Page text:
Early in December, mainstream media reported that chocolate-maker Cadbury was proposing to change the way it works with Fairtrade – embarking on ‘a new global partnership’ between its Cocoa Life programme and Fairtrade that will support the rollout of Cocoa Life to Cadbury brands and others, including Suchard and Toblerone.
The partnership between Cadbury and Fairtrade has enabled the establishment of strong farmer organisations, provided training and support for farming communities and offered benefits such as loan schemes and agricultural tools. Some concern has now been expressed about Cadbury-Mondelez’s decision to move the Fairtrade mark to the back of Cadbury products and place the Cocoa Life label on the front.
Cocoa Life was created in 2012 by Mondelez to source all of its cocoa supply sustainably by working with communities who are setting their own ‘most value’ action plans. It is expected to secure a positive future for 200,000 farmers and 1 million community members in Ghana, Cote d’Ivoire, Indonesia, the Dominican Republic, India and Brazil by 2022. In the UK, five times as much Cadbury chocolate will now be made from sustainably sourced cocoa.
Today, Business Desk reports that Cadbury’s owner has agreed to sell most of its grocery business in Australia and New Zealand. The firm announced that the move will enable Mondelēz to make further investment in brands, including Cadbury Dairy Milk chocolate. It added that, starting in the UK and Ireland in May 2017 with a phased roll-out, Cocoa Life will be extended across Cadbury chocolate brands in key markets across the world.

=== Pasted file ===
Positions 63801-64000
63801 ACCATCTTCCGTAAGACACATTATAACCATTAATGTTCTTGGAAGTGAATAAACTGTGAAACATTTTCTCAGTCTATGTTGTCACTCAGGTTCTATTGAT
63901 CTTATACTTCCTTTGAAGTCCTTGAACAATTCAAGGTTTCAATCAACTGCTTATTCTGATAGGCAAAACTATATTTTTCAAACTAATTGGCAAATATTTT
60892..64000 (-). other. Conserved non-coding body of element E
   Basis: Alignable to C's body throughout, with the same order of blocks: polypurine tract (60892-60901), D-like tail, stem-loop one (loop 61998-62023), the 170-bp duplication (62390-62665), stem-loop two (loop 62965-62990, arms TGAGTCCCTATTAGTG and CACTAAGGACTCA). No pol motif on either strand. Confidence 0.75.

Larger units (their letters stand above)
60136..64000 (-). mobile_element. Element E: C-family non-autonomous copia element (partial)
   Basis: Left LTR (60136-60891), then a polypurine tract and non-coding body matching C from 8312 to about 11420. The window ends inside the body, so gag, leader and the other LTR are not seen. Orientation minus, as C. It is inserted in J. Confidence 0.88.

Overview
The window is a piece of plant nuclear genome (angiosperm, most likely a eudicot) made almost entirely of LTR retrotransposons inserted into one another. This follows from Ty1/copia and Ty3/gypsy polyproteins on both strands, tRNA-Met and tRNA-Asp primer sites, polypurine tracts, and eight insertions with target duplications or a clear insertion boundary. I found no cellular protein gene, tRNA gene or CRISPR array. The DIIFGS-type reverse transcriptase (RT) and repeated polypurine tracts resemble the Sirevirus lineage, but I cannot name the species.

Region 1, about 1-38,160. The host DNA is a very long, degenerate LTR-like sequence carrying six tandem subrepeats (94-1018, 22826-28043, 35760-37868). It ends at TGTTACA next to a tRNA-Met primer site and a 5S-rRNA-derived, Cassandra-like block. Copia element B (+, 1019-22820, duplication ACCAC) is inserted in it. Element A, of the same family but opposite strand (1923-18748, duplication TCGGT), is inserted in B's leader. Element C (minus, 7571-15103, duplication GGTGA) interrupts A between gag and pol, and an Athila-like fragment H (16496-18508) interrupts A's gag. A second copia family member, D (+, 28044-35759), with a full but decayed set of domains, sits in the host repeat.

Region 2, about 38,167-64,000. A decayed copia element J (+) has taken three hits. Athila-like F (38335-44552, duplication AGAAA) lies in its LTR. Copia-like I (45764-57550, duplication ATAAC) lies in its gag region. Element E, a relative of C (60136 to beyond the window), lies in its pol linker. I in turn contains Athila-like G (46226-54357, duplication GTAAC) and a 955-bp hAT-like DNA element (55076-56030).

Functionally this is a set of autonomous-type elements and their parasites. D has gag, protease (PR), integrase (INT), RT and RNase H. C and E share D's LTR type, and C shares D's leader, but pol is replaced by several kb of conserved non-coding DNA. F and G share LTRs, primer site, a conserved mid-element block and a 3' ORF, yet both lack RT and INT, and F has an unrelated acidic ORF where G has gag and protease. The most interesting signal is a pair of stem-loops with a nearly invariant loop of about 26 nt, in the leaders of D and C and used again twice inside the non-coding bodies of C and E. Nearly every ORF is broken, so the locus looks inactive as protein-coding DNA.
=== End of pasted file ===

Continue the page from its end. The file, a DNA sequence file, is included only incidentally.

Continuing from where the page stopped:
An unmitigated disaster?
MSM reported the words of Paul Birch, secretary of Fairtrade Association Birmingham and chief executive of coffee co-op Revolver which carries the Fairtrade mark, who said: “This is in my view an unmitigated disaster. Cadbury were a shining light, a jewel in the crown, and they have abandoned their principles and abandoned the thousands of supporters of Fairtrade around the country.”
The Co-operative News whilst acknowledging the ‘controversial’ nature of the decision, gave a more balanced account.
It reported that Divine Chocolate, another co-op that carries the Fairtrade mark, is worried that consumers will be unable to assess and compare the benefits to farmers being offered by the different chocolate brands if more companies follow suit. “It is however good to know that, through Cocoa Life, Mondelez is continuing to invest in working with farmers in Ghana. We hope that the continued association with Fairtrade means that they will continue to support smallholder farmers to build their organisations.”
Co-operatives UK’s secretary general Ed Mayo, who was involved in the launch of the Fairtrade mark before he joined the co-op, writing in a personal capacity, said: “The test of the Cadbury announcement will be whether cocoa farmers and their co-operatives are better off or worse off as a result of the decision”.
Michael Gidney, chief executive of the Fairtrade Foundation, said: “The evolution of our partnership with Cadbury and Cocoa Life is an exciting development as it embeds Fairtrade, our values, principles and unique relationships with farmer networks, into the whole programme. In doing so, together we can increase the scale and impact of Cocoa Life, towards a common goal – one in which cocoa farmers, their organisations and communities are empowered, can invest in their own future, and go from just surviving, to thriving.”
Many in Birmingham will remember the sterling work of John Boyle (above) in collaborating with a wide range of organisations, outlets and companies, to achieve the Fairtrade City Mark and welcoming Cadbury’s adoption of the mark in 2012.
In these uncertain times it is good to see a company able to work round the clock and many people in Bournville will warm to the words of Glenn Caton, President, Northern Europe at Mondelēz International:
“Cocoa Life builds from Cadbury’s proud heritage of sourcing cocoa sustainably, which dates back to a hundred years ago, when the Cadbury family helped establish cocoa farming in Ghana.”